Bryan Tan, a partner at law firm Pinsent Masons, goes a step further to say that where and how a listing is done also depends on the type of start-up. For instance, consumer-facing companies like Grab, Razer and Carousell are seeing investors pumping in lots of money in the hope of getting the best returns they can. These firms tend to list in bigger exchanges with higher liquidity and visibility. However, companies with a “lower profile” that make a lot of profit may adopt a different view, says Tan.
Meanwhile, Robson Lee, a partner at law firm Gibson Dunn, notes that companies have also been seeking other ways of fundraising instead of going public. This is in line with the mindset of Zhou Lihan, co-founder and CEO of biotechnology firm MiRXES. He is carefully evaluating if and where the company should be listed. While Zhou has been in talks with the Singapore Exchange (SGX), he is also concerned that no health tech companies have ever been listed here before. “We don’t want to be the first guinea pig. What Singapore needs is a success story,” says Zhou, adding that he has been mulling opportunities at Nasdaq, Hong Kong Exchange (HKEX), and Australian Exchange to name a few. He is also considering staying private if MiRXES can “raise money privately”.
Meanwhile, local tech company G8 Subsea is resolute on listing abroad. The company, which dabbles in renewable energy, believes that a Nasdaq listing would help create a name for itself as an international brand for renewables. It also wants to access a more diversified pool of investors with better valuations and opportunities to deliver renewable energy projects globally.
In the same regard, super app GoTo — birthed from the merger of internet giant Gojek and e-commerce company Tokopedia — is looking to have a dual listing on Nasdaq and its home base, the Jakarta exchange. The company just recently secured US$1.3 billion in funding from investors ahead of its planned IPO, from the likes of Google, Tencent, Temasek, Malaysian sovereign wealth fund Permodalan Nasional as well as the wholly-owned subsidiary of the Abu Dhabi Investment Authority.
Wayne Lee, CEO of W Capital Markets, notes that GoTo was probably inclined to list on the Nasdaq since its investors include international names. He has the same understanding of why super app Grab was listed on the Nasdaq via a spac deal with Altimeter Growth Corp.
Similarly, Singapore-based Sea, which runs gaming business Garena and e-commerce site Shopee, has gained from its US listing. Its shares, quoted on the New York Stock Exchange, has gained 1,219.30% since its IPO back in October 2017, valuing the company at around US$140 billion, which is bigger than the aggregate of the three local banks.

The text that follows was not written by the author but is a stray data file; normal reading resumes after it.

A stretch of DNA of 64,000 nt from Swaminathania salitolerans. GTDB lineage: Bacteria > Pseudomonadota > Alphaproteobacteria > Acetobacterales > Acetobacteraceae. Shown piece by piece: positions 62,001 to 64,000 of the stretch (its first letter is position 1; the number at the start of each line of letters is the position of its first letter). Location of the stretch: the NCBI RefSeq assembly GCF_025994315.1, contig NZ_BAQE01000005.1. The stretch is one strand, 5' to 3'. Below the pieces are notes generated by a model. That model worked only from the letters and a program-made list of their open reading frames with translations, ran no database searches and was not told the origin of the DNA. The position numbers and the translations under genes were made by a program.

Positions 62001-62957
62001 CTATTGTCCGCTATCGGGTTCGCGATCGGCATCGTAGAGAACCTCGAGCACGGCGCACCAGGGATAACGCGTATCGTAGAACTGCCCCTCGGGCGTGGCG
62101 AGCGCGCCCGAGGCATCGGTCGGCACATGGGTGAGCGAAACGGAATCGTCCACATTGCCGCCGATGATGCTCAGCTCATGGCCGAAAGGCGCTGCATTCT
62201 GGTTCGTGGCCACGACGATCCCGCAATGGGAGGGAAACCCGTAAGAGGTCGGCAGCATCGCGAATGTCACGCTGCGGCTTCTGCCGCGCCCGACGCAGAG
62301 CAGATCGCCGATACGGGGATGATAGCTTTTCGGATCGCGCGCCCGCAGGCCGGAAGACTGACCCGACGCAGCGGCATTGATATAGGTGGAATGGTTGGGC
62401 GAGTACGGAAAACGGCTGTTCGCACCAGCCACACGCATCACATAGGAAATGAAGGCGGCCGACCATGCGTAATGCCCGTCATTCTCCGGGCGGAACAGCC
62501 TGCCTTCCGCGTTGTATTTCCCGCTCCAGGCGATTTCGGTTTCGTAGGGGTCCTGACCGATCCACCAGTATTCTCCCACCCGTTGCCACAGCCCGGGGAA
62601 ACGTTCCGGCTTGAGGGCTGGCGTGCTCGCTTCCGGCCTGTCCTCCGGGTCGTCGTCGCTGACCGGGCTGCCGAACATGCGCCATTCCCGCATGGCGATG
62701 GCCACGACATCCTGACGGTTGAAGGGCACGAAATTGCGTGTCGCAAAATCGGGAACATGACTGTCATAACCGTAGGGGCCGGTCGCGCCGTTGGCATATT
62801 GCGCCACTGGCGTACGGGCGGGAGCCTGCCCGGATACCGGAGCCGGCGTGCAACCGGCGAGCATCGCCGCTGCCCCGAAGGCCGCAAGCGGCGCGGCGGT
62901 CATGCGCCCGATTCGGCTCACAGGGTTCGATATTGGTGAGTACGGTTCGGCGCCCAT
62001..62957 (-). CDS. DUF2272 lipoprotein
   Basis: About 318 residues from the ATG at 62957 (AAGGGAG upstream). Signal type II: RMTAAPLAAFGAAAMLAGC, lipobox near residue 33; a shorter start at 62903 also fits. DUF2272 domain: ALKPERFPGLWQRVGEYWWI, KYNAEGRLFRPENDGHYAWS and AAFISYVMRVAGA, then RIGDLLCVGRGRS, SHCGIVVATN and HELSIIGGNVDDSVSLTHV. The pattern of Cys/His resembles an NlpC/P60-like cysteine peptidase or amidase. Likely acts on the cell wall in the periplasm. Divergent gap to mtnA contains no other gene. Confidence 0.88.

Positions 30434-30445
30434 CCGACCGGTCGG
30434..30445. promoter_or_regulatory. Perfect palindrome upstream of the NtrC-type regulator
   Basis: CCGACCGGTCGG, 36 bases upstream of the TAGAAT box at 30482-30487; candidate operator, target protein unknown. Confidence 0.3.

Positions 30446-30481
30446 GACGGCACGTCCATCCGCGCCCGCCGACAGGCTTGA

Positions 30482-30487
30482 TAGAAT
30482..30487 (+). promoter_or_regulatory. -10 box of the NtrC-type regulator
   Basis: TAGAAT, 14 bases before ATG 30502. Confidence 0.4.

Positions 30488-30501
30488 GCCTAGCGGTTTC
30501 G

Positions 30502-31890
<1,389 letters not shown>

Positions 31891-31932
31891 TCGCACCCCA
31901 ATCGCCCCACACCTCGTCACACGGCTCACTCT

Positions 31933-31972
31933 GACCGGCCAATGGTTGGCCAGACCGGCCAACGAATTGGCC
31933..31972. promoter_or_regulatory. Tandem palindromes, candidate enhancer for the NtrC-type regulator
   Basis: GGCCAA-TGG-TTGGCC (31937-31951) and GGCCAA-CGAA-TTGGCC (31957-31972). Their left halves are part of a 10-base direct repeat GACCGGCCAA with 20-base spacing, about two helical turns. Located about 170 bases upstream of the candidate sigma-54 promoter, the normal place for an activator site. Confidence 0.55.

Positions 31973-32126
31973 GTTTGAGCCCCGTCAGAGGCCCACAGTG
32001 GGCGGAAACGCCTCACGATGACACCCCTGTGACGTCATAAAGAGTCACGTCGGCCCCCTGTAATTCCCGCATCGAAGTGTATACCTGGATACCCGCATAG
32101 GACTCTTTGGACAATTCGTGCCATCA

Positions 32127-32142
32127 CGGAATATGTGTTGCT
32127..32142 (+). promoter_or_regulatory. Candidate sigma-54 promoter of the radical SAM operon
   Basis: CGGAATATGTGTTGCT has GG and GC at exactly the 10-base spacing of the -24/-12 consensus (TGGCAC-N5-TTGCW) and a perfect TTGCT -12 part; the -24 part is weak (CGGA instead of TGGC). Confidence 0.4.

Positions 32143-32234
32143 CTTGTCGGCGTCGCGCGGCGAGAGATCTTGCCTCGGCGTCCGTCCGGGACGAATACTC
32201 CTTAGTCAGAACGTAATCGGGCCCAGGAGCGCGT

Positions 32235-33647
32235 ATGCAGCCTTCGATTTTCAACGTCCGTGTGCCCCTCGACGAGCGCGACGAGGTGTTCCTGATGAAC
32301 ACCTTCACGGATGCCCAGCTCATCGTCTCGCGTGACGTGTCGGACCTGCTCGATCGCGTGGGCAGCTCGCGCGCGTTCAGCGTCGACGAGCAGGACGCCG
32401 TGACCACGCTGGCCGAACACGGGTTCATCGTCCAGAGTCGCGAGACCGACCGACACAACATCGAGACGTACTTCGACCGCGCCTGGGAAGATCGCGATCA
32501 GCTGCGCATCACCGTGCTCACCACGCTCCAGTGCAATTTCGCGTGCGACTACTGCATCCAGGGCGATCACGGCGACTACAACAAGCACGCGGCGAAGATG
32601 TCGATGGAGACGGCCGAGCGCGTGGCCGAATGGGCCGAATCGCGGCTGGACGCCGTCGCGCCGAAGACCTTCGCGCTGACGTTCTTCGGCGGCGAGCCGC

The US listing for these companies gives them easy access to deep pools of capital, says Nirgunan Tiruchelvam, head of consumer sector equity research at Tellimer. For instance, Sea has been very well proactive in raising money by issuing new shares and could have a net cash position of US$13 billion.
Home ground attraction?
Given Singapore’s strong digital economy, one would assume that tech companies would be more than keen to list here to benefit from the high adoption levels. However, Pinsent Mason’s Tan points out that the local bourse is very different from the exchanges abroad. “In terms of liquidity and visibility — we fall off a bit from the US market because it has a bigger investor base,” he says. Meanwhile, differences between SGX and HKEX lie in the latter having a hinterland of Chinese investors and a preference for equity over debts, notes Tan.
W Capital’s Lee recalls that the local market could attract more listings before the 2008 Global Financial Crisis. “The SGX has not recovered since then in terms of listing and liquidity,” he says.
Hopes of reversing this saw the joint announcement in September by the government, EDBI, Temasek Holdings, the Monetary Authority of Singapore and SGX setting aside at least $1 billion in related schemes to help fund growth companies to steer towards an IPO here. SGX has also introduced a spac listing framework that makes it more accessible for companies that prefer to list via this route.
Lee calls these measures “better late than never”. “It was an effective booster shot that has helped change the perception of SGX,” he explains. Lee believes that the government’s involvement in a start-up’s journey at an early stage can help put SGX in the forefront when a company decides where to list. In the two months since the announcement, Lee has already received “a couple of enquiries” from companies in China, Malaysia and other parts of Asean. He is now in the midst of “getting the IPO mandates from them”.
However, Robson says that high listing costs may also be a deterrence to prospective listings of tech companies here. Even though the government is looking to defray some of this with its latest initiatives, the competing options from other exchanges may seem more viable.
Robson’s vehement belief is that SGX should create a niche for itself other than simply enshrining integrity and emphasising transparency and good governance. “We can have a well-run economy but that may not give tech companies an impetus to list here,” he tells The Edge Singapore. Robson says that spacs could be that niche uplifting the SGX — but only time will tell how well this feature performs.
EY’s Loh suggests that more attention could go into building a conducive ecosystem for tech companies to list here, the way Nasdaq did by bringing together companies and investors. SGX has created an ecosystem for REITs and real estate firms and that is what is spurring the listing of such counters here. It could possibly create a similar environment for tech firms by getting more companies like Nanofilm Technologies International to list here.
Having more such firms could potentially attract more investments from institutional and retail investors and, in turn, generate higher valuations. This will help address another issue: the need to stimulate liquidity amongst small and mid-cap counters. “This is the most common question we get,” says Lee, adding that companies end up delisting from the SGX or choose to list elsewhere because of low trading volumes.
Perhaps a good segue into having more tech companies to list here may well be playing up the opportunities Singapore and the region’s digital economy has to offer.
Cover image: Bloomberg